Railroads, shippers grapple over revenue adequacy

A locomotive is hauling container boxes through a field.

Will recommended changes to how the Surface Transportation Board (STB) tracks revenue adequacy end up serving as a revenue cap for Class I railroads? The railroads said yes but the shippers said no on the first day of a two-day hearing sponsored by the board on the topic.

Shippers say offering alternative economic models that calculate revenue adequacy could make rail rate challenges more accessible for captive shippers that don’t have an alternative viable rail option.

The American Chemistry Council’s (ACC) alternative model, called the benchmark method, “will improve access to the rate relief process and substantially reduce burdens on shippers, railroads and the board,” said Jeff Sloan, ACC’s senior director of regulatory and technical affairs.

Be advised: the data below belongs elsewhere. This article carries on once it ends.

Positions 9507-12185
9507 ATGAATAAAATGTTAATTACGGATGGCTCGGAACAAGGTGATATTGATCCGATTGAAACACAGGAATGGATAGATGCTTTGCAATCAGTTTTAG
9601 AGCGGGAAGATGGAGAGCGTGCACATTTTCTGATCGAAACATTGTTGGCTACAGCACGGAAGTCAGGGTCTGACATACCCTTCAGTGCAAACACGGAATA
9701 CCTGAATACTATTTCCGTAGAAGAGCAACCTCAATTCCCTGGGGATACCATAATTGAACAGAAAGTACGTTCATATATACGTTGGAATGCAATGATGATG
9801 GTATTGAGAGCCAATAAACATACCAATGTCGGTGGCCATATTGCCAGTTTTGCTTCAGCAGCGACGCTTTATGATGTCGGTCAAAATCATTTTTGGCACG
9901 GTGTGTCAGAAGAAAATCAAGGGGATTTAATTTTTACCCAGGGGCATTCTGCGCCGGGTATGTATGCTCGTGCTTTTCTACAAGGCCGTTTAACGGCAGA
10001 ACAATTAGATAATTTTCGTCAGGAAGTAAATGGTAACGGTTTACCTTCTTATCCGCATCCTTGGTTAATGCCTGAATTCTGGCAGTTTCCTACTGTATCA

But the railroads say changing existing practices with alternatives could be indirectly regulating a railroad’s earnings.

The recommended rate increase constraint (RIC) “would have unintended consequences and might well be transformed over time into utility-style earnings regulation,” said Joseph P. Kalt, Ford Foundation professor emeritus of international political economy at the John F. Kennedy School of Government, in presentation notes to the board. Kalt was representing the Association of American Railroads (AAR).

Discussing revenue adequacy

The point behind the two-day hearing on Dec. 12 and 13 was to get feedback from shippers and the rail industry on the April recommendations from the board’s Rate Reform Task Force (RRTF) on whether to change these economic models and calculations that STB uses to determine revenue adequacy.